It’s possible and even likely that Russia will not get the victory she desires. Maybe the Kremlin can spin whatever outcome occurs into a victory, at least for internal consumption. in that case, I don’t see Russia changing at all. Only if the Kremlin has to accept a loss will there be an opportunity for the change that Snyder envisions.

TTG

https://snyder.substack.com/p/syllabus-of-my-ukraine-lecture-class

Posted in Russia, TTG, Ukraine Crisis | 72 Comments

Inaugural crewed launch of Boeing’s Starliner

After years of delays and a dizzying array of setbacks during test flights, Boeing’s Starliner spacecraft is finally set to make its inaugural crewed launch. The mission is at last closing in on its historic astronaut launch attempt, with NASA officials giving the green light for liftoff at 10:34 p.m. ET Monday. Starliner will carry NASA’s Suni Williams and Butch Wilmore to the International Space Station, marking what could be a momentous and long-awaited victory for the beleaguered Boeing program.

“Design and development is hard — particularly with a human space vehicle,” said Mark Nappi, vice president and Starliner program manager at Boeing, during a Thursday news briefing. “There’s a number of things that were surprises along the way that we had to overcome. … It certainly made the team very, very strong. I’m very proud of how they’ve overcome every single issue that we’ve encountered and gotten us to this point.”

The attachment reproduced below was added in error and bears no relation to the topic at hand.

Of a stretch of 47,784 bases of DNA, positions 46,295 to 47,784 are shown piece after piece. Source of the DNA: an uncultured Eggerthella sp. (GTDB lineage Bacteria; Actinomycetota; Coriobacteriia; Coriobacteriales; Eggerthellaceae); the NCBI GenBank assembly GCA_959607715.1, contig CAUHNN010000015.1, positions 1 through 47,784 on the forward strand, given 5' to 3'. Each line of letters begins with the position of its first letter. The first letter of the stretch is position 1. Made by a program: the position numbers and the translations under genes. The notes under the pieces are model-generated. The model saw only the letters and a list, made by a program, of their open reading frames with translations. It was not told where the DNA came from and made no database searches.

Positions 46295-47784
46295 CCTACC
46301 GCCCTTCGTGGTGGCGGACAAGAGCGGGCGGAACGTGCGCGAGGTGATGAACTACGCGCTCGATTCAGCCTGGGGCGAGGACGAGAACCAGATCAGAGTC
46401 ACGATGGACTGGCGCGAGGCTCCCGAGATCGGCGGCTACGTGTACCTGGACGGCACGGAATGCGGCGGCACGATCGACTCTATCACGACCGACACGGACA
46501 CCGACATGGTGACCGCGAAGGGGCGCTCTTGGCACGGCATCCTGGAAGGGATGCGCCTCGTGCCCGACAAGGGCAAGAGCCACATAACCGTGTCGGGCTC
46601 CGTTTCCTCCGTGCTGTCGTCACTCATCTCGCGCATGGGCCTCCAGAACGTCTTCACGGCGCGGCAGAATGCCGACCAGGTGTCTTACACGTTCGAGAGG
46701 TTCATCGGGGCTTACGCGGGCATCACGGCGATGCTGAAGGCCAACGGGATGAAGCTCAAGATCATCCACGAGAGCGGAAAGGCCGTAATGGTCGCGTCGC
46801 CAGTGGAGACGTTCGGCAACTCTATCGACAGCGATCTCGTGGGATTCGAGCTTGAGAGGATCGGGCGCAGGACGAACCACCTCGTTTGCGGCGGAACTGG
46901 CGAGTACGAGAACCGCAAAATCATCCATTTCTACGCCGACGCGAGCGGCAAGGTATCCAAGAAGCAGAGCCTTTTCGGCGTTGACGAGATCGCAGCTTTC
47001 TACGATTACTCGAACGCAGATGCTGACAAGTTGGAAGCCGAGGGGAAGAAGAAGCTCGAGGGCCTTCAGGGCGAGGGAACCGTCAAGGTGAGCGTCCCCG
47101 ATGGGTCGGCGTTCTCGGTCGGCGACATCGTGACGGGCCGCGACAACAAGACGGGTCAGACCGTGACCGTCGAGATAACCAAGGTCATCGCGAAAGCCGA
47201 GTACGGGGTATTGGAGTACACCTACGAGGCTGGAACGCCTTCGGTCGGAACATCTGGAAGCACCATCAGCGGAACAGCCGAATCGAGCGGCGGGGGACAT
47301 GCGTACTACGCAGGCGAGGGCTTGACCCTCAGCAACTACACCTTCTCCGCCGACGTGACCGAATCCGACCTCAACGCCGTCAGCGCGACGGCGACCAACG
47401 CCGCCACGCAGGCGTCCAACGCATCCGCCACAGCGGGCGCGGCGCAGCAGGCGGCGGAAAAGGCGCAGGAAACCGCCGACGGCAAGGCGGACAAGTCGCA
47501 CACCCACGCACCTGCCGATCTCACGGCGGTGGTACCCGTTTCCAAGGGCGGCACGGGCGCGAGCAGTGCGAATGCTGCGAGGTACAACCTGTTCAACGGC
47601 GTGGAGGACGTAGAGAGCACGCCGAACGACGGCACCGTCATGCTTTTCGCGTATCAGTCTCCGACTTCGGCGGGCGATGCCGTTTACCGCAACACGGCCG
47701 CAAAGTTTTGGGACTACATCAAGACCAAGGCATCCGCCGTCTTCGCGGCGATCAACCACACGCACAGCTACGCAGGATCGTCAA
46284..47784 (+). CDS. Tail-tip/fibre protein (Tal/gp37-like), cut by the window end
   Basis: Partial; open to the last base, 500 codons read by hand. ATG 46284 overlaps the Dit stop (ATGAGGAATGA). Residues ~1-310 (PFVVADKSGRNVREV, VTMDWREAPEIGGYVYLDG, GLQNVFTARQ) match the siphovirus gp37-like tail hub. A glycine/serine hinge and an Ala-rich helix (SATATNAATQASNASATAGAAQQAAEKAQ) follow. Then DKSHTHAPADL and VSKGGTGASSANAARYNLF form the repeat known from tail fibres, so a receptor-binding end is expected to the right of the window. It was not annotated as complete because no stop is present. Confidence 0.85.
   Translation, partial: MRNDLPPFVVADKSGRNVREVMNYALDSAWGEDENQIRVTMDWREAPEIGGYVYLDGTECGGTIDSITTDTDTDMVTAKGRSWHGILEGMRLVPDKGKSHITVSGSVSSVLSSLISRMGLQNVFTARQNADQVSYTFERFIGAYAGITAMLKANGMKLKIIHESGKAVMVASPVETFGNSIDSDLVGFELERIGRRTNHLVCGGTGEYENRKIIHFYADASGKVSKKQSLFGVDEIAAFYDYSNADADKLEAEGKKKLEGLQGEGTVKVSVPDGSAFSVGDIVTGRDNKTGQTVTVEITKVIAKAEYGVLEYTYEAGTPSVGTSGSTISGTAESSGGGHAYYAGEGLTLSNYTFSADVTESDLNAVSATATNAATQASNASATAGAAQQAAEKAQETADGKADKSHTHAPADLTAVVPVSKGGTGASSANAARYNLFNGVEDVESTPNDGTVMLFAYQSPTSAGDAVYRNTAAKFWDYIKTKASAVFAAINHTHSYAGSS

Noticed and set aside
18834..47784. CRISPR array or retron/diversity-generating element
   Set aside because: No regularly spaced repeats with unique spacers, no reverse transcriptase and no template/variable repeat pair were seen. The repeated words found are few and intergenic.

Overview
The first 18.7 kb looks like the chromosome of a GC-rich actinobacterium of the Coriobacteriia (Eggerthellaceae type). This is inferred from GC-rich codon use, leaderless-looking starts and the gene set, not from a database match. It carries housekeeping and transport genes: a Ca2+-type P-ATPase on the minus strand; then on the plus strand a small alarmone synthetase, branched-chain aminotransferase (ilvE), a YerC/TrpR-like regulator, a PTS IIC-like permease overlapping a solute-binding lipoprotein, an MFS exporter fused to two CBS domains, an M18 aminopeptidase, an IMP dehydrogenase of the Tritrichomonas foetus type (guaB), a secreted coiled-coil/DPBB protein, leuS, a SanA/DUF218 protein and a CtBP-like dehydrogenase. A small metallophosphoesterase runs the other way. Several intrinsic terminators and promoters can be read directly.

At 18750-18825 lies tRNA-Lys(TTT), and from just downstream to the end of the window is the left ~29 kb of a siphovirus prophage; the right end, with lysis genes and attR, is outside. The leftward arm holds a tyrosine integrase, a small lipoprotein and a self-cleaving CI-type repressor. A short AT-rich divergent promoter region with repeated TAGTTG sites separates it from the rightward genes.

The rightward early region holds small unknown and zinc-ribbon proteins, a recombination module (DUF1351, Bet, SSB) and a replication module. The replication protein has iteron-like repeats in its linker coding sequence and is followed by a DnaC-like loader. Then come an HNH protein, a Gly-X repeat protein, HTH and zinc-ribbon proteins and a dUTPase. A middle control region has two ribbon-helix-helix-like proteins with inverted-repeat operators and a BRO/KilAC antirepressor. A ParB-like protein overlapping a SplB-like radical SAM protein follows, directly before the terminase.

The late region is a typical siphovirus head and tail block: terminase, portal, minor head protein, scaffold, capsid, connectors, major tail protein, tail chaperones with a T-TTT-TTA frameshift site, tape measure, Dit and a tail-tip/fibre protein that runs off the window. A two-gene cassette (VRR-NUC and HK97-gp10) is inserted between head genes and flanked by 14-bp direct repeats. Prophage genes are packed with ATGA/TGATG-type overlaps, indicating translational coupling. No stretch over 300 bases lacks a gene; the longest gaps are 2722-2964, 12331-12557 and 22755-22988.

If successful, the Starliner will join SpaceX’s Crew Dragon spacecraft in making routine trips to the space station, keeping the orbiting outpost fully staffed with astronauts from NASA and its partner space agencies.

https://www.yahoo.com/tech/boeing-nasa-longtime-partner-may-232303275.html

Comment: This has been a long time coming for both Boeing and NASA. I wish them well, especially the two astronauts who probably had at least a passing thought about going up in a spacecraft built by Boeing. NASA is quick to point out that Boeing Spacecraft is a totally different entity from Boeing Aircraft, but it will surely be the source of some dark humor.

SpaceX is also scheduled to launch a Starlink mission from Cape Canaveral today. Unlike the Starliner launch, Starlink missions have become routine. But I am looking forward to the next Starship launch. That’s going to be exciting no matter how it turns out.

I also saw a nice little story about the Mars Ingenuity helicopter yesterday on CBS Sunday Morning. I was surprised to see how that project was treated like a red headed step child by the NASA Perseverance team. It’s worth a look.

TTG

https://www.cbsnews.com/video/ingenuity-nasas-remarkable-martian-helicopter

Posted in Space, TTG | 12 Comments